The technology-driven disruption through which we are living certainly highlights the importance of educating every student into numeric and scientific literacy. What is less often recognized is that the disruption also underscores the crucial value of providing students with a rich grounding in the humanities. The humanities must retain a key role in our educational models, because it is precisely through the humanities that students are given the best tools for understanding the impacts and implications of technology, and equipped with the skills and insights to achieve success and become leaders in the world those technologies are reshaping with such rapidity.
Humanity has, broadly, lived through three technology-driven revolutions, and each has seen its greatest impact in the social, economic, political, and cultural spheres. Starting with the historical—rather than archeological—record, the first great tech revolution was the Neolithic, marked by the monumental innovation of settled agriculture. This made possible, for the first time, the rise of sufficient aggregations of people in one locus for cities to rise as well as sufficient productive surplus to allow for leisure classes to emerge. The results included unprecedented social hierarchies and political structures—including highly organized warfare and religio-political systems—from Mesopotamia and Egypt to the Indus River and China. Cities also fostered the first emergence of urbanity or civilization as we know it, including the invention of writing, ushering in the historical epoch itself—as compared to all of pre-history before a written record.
The next great tech revolution was the Industrial Revolution, which was perhaps most saliently the result of radical new tools for harnessing power, particularly via the steam engine. This tech revolution, too, played out most profoundly in non-technical realms. Just a short list of the social implications of the industrial era must include several political revolutions (the American Revolution, the French Revolution, the revolutions of 1848, and many others), the global hegemony of European colonialism, democratic movements, communism, global environmental threats, two world wars, and many others. The list could obviously be quite long, and still not be exhaustive.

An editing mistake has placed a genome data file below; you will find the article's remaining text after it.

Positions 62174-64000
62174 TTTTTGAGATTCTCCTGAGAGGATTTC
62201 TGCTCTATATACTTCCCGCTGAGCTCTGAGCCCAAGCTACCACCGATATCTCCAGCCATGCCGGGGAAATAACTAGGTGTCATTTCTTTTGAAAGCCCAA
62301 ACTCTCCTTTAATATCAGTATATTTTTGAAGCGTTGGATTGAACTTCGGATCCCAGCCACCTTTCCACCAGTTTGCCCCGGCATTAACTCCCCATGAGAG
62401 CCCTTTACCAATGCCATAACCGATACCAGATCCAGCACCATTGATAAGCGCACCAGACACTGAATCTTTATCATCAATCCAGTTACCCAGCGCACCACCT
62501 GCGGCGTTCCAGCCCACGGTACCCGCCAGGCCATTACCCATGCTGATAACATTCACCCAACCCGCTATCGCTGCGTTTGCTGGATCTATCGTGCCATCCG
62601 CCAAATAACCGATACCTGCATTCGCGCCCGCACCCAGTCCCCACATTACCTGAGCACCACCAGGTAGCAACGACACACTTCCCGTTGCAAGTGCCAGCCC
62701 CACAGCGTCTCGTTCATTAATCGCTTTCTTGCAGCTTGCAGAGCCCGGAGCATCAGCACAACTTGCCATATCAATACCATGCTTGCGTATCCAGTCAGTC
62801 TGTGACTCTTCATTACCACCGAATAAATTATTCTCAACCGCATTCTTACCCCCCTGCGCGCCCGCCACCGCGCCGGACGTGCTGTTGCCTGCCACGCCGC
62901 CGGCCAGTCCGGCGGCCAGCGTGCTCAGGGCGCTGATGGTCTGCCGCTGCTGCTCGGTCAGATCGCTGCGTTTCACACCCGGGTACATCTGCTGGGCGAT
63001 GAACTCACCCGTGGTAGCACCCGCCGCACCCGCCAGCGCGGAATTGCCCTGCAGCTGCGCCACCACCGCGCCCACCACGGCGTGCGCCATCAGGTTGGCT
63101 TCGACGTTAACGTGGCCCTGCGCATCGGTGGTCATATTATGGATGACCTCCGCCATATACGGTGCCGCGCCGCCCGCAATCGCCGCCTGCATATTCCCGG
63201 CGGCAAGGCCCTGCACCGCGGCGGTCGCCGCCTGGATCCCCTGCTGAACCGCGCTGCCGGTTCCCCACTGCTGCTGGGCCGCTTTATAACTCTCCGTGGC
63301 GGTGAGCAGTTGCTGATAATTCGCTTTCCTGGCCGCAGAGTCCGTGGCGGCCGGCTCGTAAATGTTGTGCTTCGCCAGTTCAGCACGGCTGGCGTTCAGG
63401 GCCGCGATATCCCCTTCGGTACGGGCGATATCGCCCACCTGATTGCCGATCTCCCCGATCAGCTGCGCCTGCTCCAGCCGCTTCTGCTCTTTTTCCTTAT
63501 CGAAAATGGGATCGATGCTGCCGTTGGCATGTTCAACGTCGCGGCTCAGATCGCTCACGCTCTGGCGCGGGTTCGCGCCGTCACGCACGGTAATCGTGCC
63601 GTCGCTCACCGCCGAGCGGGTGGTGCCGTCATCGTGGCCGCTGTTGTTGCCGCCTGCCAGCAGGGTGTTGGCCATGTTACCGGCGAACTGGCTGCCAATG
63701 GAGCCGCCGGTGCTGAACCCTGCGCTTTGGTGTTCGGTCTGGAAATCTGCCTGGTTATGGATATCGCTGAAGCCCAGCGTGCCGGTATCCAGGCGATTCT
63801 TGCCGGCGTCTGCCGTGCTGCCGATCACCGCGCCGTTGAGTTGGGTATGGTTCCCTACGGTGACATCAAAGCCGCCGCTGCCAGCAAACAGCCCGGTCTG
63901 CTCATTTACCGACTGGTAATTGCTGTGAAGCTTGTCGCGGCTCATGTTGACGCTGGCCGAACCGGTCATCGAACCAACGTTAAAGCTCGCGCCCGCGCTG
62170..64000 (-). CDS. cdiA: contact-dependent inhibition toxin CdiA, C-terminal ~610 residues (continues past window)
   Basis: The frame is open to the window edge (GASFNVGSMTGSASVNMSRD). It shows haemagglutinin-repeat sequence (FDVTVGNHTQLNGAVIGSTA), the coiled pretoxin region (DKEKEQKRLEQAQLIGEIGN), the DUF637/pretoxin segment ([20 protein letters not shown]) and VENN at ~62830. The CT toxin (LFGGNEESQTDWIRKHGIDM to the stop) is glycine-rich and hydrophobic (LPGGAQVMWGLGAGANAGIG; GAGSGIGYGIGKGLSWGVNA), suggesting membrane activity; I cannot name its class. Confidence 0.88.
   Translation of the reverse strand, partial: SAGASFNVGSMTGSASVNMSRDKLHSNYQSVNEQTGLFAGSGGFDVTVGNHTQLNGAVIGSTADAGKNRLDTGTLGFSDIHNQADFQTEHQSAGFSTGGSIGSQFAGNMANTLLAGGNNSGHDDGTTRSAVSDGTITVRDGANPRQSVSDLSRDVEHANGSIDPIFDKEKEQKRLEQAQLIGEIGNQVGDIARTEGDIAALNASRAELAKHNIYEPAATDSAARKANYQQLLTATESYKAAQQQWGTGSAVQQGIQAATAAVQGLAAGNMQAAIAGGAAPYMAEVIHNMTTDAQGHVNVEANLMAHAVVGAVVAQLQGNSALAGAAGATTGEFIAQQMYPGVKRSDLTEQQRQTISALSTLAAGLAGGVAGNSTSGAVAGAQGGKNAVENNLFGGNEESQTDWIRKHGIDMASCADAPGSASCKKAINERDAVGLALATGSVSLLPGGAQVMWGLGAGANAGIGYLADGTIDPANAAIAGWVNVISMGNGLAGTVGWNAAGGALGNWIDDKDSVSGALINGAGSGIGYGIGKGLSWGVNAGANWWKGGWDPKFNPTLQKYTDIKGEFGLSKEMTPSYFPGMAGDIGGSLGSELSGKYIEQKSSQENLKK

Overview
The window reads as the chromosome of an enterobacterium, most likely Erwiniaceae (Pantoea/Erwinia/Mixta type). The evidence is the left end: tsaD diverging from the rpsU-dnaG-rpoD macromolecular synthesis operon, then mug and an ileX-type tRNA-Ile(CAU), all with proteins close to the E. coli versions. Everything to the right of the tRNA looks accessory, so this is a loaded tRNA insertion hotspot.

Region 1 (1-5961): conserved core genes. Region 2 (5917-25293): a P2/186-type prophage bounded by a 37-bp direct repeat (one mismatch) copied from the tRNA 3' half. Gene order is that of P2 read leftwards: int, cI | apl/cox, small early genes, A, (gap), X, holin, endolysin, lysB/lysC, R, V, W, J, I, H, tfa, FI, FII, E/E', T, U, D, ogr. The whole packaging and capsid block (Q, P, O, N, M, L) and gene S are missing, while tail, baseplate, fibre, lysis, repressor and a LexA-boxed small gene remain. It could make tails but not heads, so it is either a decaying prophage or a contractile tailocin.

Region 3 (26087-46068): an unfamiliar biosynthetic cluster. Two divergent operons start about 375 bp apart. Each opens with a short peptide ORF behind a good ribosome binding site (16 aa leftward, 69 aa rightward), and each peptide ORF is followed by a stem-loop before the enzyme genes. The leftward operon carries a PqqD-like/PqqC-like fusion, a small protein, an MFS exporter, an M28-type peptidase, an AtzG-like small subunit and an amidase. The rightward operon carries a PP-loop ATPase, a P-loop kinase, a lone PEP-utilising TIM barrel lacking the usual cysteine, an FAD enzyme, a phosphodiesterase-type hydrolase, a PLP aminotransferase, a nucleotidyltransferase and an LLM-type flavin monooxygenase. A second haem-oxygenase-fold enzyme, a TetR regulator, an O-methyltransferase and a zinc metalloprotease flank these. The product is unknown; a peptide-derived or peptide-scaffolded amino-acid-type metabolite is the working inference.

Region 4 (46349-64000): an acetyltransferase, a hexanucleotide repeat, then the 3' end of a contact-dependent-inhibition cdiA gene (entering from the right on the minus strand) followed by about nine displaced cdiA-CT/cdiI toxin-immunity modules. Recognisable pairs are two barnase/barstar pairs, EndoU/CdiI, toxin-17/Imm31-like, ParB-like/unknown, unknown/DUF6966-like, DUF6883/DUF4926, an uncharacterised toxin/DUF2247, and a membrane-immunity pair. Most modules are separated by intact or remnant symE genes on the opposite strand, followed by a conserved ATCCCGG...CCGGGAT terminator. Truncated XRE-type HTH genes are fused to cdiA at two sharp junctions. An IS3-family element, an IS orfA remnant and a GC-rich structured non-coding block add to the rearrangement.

Today, we are living through an extraordinary convergence of at least three simultaneous tech revolutions: nano, information, and genomic. These are mutually reinforcing and are unleashing forces, both within science and outside of it, of perhaps greater scale than either of the Neolithic or Industrial. We are witnessing a steady acceleration of technology introduction that changes the ways in which we relate to information, to work, to learning, and to each other in fundamental ways. Just reflecting on the impact smartphones have on almost everything we do, it is hard to fathom that the iPhone only turned ten years old last month. Consider another example: It took a decade and over a billion dollars to map the first human genome in 2000; today, that can be done for anyone at a cost below $1,000. Humans are coming to understand the underlying plasticity of—and our capacity for redesigning—life itself.
What is also important to note is the quickening of pace marked by each successive technology revolution. The Neolithic Revolution took millennia to unfold; the Industrial Revolution transpired over a mere 150 years. We, however, are living through the critical stage of the nano-info-genomic revolution in perhaps a 50-year timeframe. It is no wonder that people find this a disorienting and confusing time. So many received paradigms are shifting.
So why are history, literature, and other subjects in the humanities relevant to this age of unprecedented disruption?
Precisely because the impact of technological changes will be felt most powerfully on the human level—in the ethical, social, and cultural spheres that are the very subject of humanistic study. Today’s students need to understand prior human history in order to contextualize today’s historical moment. They need to have facility with the great ethical systems of philosophy and religion in order to bring tools to bear in weighing wholly new ethical questions. They also need the creativity, compassion, and leadership qualities that a humanist education inculcates, as much as any students ever have before.
The best schools of today and tomorrow will reimagine, but not eliminate, their students’ educational grounding in the humanities, even while further enhancing their offerings in science and math.
Jim Tracy is Head of School at Rocky Hill School in East Greenwich, RI.